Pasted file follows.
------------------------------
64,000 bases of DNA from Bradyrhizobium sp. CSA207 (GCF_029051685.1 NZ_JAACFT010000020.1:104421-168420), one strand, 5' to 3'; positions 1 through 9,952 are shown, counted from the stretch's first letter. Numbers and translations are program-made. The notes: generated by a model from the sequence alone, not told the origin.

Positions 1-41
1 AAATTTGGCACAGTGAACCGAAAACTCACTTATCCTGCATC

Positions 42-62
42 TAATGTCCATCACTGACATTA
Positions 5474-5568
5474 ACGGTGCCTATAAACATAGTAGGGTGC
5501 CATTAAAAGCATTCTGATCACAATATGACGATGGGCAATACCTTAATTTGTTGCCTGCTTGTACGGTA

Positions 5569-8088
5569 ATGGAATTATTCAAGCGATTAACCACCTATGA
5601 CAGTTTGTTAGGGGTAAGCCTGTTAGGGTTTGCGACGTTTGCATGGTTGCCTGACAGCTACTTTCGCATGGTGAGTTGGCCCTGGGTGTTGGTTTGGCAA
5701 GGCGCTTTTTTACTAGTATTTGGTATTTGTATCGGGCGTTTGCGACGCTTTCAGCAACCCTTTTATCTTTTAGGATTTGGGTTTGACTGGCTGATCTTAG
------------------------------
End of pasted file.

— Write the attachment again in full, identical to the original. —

64,000 bases of DNA from Bradyrhizobium sp. CSA207 (GCF_029051685.1 NZ_JAACFT010000020.1:104421-168420), one strand, 5' to 3'; positions 1 through 9,952 are shown, counted from the stretch's first letter. Numbers and translations are program-made. The notes: generated by a model from the sequence alone, not told the origin.

Positions 1-41
1 AAATTTGGCACAGTGAACCGAAAACTCACTTATCCTGCATC

Positions 42-62
42 TAATGTCCATCACTGACATTA
Positions 5474-5568
5474 ACGGTGCCTATAAACATAGTAGGGTGC
5501 CATTAAAAGCATTCTGATCACAATATGACGATGGGCAATACCTTAATTTGTTGCCTGCTTGTACGGTA

Positions 5569-8088
5569 ATGGAATTATTCAAGCGATTAACCACCTATGA
5601 CAGTTTGTTAGGGGTAAGCCTGTTAGGGTTTGCGACGTTTGCATGGTTGCCTGACAGCTACTTTCGCATGGTGAGTTGGCCCTGGGTGTTGGTTTGGCAA
5701 GGCGCTTTTTTACTAGTATTTGGTATTTGTATCGGGCGTTTGCGACGCTTTCAGCAACCCTTTTATCTTTTAGGATTTGGGTTTGACTGGCTGATCTTAG